Preview by: Jack Foley
IT'S been a while since film fans have heard anything from Scarlett
Johannson, given the clamour surrounding her following Lost
in Translation and Girl
With A Pearl Earring last year.
But the beginning of 2005 looks set to be similarly busy for
her, given her strong performance in festival favourite, A Love
Song For Bobby Long, and her vocal turn in animated hit, The Spongebob
In A Love Song For Bobby Long, however, she plays jaded teenage
loner, Purslane Horminy Will, who returns to New Orleans following
the death of her mother to reclaim her childhood home.
Far from finding an empty property, however, Pursy is shocked
to find it inhabited by two of her mother's friends - Bobby Long
(John Travolta), a former literature professor, and his young
protege, Lawson Pines (played by Gabriel Macht).
Determined to reclaim the property as her own, however, Pursy
is forced to live with these two desperate men, subsequently developing
a relationship with the duo that unearths buried personal secrets
that challenge their bonds and reveal just how inextricably their
lives are intertwined.
A Love Song For Bobby Long is described as a film about love
and human frailty and played to positive reviews at last year's
Venice Film Festival. It marks another strong performance for
the highly-rated Johannson, as well as a strong role for Travolta.
In describing her character, however, Johannson has stated: "I
don't think she feels sorry for herself. That's what's so great
about the character. Pursy has made something of herself with
her parents being completely absent.
"She doesn't dwell on the past or how things could have
been. She's very realistic. Pursy quite literally comes in and
the shades fly up and the light comes in. She's putting a mirror
up to them and saying, 'I might be young and I might be uneducated,
but this is what I see. You guys are a mess."
But it was the chance to appear alongside Travolta that really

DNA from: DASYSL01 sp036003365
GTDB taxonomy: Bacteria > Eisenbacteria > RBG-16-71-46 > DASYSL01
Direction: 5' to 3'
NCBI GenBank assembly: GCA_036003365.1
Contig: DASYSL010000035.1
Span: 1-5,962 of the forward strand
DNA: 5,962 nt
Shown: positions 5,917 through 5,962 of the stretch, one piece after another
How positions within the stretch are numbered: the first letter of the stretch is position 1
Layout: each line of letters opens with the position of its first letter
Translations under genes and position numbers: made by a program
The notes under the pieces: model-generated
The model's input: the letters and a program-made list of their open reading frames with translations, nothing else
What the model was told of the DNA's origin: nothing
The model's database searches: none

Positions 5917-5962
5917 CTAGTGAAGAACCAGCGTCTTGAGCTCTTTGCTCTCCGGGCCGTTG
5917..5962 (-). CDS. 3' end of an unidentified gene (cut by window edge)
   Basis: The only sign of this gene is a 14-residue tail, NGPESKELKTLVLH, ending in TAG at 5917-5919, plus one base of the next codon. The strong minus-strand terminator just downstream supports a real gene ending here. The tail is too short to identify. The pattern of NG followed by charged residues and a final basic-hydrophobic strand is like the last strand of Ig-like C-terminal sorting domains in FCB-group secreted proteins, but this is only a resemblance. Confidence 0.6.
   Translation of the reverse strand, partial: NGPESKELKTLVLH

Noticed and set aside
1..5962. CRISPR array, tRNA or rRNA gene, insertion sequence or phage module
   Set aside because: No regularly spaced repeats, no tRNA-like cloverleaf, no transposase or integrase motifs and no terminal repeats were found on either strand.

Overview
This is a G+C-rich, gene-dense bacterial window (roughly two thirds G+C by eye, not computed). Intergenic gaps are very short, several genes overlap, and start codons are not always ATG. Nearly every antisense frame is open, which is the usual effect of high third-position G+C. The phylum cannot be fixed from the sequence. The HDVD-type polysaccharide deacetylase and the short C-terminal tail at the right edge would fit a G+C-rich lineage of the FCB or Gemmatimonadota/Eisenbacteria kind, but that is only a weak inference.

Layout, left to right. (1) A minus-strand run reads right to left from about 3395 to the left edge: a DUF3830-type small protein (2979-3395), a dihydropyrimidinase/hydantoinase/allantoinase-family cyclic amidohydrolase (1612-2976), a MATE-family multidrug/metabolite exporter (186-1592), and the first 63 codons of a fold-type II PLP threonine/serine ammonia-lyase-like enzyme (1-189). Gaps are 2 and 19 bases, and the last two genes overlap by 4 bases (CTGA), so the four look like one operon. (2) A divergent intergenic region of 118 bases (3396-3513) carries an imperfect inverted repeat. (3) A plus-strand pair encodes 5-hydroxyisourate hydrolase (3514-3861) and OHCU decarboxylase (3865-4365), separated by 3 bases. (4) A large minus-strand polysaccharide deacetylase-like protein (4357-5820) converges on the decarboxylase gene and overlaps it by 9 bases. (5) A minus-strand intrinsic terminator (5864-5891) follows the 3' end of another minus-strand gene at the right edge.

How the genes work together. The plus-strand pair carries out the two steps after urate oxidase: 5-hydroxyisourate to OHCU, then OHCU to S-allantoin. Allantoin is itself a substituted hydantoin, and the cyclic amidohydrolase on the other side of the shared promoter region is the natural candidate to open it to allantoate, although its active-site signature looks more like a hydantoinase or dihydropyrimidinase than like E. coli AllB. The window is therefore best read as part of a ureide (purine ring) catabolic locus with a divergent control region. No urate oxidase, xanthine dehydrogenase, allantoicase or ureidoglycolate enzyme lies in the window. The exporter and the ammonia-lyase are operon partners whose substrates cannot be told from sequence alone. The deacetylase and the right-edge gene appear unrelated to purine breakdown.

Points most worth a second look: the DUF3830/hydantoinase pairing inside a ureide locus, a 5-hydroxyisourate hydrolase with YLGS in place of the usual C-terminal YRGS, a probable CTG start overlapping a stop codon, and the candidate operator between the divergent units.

got her excited: "We worked so great together. John is just
so gifted and giving, and he's such an amazing, caring human being.
And after all this time, he still has the ability to surprise
"Have you seen him in the last couple of months? Well, I
won't spoil the surprise, but wait until you see what he's done
physically to play this part. It's unbelievable, and he's brilliant."
The film marks the directorial debut of Shainee Gabel, working
from her own script inspired by the novel Off East Magazine St.
by R.E. Capps.
A Love Song For Bobby Long drew a favourable response from US
critics when it opened just after Christmas.
Variety stated that 'John Travolta and Scarlett
Johansson make this tale of misfits thrown together an agreeable
enough time-passer despite newcomer Shainee Gabel's flowery dialogue
and pedestrian direction'.
While the New York Observer wrote that 'conjuring
memories of my own student days in the bayou belt, I recall English
professors on Southern campuses who were the spitting image of
everything Mr. Travolta says and does in this film'.
And the Hollywood Reporter opined that 'this
may not be a big picture, but its pleasures will linger long'.
Slant Magazine, meanwhile, stated that 'the
film’s bucolic South is a kooky backdrop for a reasonably
intelligent look at people living their lives through a filter
of literary pretense'.
And Aboutfilm.com wrote: "Saturated with
fertile colors and great regional rock and blues, the unhurried
atmosphere seems as intoxicated as its characters."
Newsday, meanwhile, opined that the film 'has
a cast magnetic enough to make you overlook the movie's hothouse-flower
flimsiness as melodrama'.
While the Los Angeles Times felt that 'if there's
something a little bit moldy about the setup, the movie is no
less charming or involving for it, and it's no less pleasant to
succumb to its wayward allure and wastrel lyricism'.
And Reelviews wrote that 'the acting by Scarlett
Johansson is so raw and sincere that the film leaves an impact
despite its deficiencies'.
But on a more negative note, the New York Times warned
that 'in the first feature directed by Shainee Gabel, John Travolta
delivers a hammed-up scenery-chewing variation of the brainy good
ole boy he played in Primary Colors'.
And Filmcritic.com felt that it 'might be a
story with greatest appeal to those who like their conflicts and
issues soft, quiet, and unexplosive'.
The New York Post, meanwhile, labelled it 'endless
But the Los Angeles Daily News liked it, stating
that it's 'one of those stylized Southern writing deals that doesn't
come off the least bit realistic, but can be mighty fine fun to
just kick back and listen to'.
And Compuserve concludes this round-up by stating
that there are 'no great surprises in this story, including the
fact that Scarlett Johansson is excellent as usual'.
The film will open in the UK later this year.